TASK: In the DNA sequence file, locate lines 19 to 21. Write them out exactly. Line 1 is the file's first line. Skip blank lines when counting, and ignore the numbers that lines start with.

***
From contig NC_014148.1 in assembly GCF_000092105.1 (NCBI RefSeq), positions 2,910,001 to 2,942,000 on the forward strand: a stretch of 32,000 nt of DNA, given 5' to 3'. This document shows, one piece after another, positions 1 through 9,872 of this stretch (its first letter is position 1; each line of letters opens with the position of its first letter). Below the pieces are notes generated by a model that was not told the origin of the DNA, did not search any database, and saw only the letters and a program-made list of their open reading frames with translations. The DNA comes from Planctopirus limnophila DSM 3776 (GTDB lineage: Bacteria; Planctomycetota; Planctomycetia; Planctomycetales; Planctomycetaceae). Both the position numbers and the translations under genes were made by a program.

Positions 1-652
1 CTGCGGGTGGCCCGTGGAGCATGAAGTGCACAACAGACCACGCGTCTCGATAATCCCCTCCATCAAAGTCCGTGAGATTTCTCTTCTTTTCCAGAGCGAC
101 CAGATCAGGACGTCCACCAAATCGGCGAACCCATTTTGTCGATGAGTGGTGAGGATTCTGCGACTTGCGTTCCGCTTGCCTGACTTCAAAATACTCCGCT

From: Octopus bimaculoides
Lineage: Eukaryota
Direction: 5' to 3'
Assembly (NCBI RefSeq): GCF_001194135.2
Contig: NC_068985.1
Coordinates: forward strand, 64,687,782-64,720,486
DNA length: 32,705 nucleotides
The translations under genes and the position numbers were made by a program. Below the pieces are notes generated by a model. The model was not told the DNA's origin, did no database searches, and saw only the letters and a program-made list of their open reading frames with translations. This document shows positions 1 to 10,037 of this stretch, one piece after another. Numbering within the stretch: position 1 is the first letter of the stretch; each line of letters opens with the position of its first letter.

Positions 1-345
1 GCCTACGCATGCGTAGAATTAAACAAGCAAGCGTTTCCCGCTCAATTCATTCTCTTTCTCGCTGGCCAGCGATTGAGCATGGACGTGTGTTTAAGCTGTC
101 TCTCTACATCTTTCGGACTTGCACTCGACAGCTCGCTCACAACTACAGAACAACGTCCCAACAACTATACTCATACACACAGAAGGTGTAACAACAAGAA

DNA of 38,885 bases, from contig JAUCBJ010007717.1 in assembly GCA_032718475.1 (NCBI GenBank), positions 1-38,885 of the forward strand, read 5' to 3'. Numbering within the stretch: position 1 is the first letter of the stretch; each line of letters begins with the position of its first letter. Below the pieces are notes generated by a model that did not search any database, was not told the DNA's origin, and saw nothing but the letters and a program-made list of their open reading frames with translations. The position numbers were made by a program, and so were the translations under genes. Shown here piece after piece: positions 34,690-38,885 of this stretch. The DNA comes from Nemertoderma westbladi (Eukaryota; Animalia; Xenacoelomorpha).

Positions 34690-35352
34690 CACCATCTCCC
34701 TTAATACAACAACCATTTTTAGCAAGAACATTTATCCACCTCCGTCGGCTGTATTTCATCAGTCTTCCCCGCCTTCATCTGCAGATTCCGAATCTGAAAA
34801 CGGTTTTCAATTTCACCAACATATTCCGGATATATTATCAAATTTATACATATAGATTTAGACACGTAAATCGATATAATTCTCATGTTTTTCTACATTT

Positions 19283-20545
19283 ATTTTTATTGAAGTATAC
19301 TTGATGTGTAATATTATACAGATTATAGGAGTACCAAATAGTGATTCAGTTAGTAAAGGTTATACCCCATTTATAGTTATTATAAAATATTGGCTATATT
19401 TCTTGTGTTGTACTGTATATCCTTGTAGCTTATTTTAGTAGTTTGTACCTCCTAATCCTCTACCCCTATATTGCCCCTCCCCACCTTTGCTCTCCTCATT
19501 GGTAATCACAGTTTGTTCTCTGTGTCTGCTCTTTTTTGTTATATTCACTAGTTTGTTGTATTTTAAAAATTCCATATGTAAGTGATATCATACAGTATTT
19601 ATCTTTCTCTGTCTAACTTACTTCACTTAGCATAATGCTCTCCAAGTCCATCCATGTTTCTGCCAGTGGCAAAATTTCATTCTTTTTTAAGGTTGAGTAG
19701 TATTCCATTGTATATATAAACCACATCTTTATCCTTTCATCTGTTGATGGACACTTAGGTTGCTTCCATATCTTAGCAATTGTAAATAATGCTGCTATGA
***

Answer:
34701 TTAATACAACAACCATTTTTAGCAAGAACATTTATCCACCTCCGTCGGCTGTATTTCATCAGTCTTCCCCGCCTTCATCTGCAGATTCCGAATCTGAAAA
34801 CGGTTTTCAATTTCACCAACATATTCCGGATATATTATCAAATTTATACATATAGATTTAGACACGTAAATCGATATAATTCTCATGTTTTTCTACATTT

Positions 19283-20545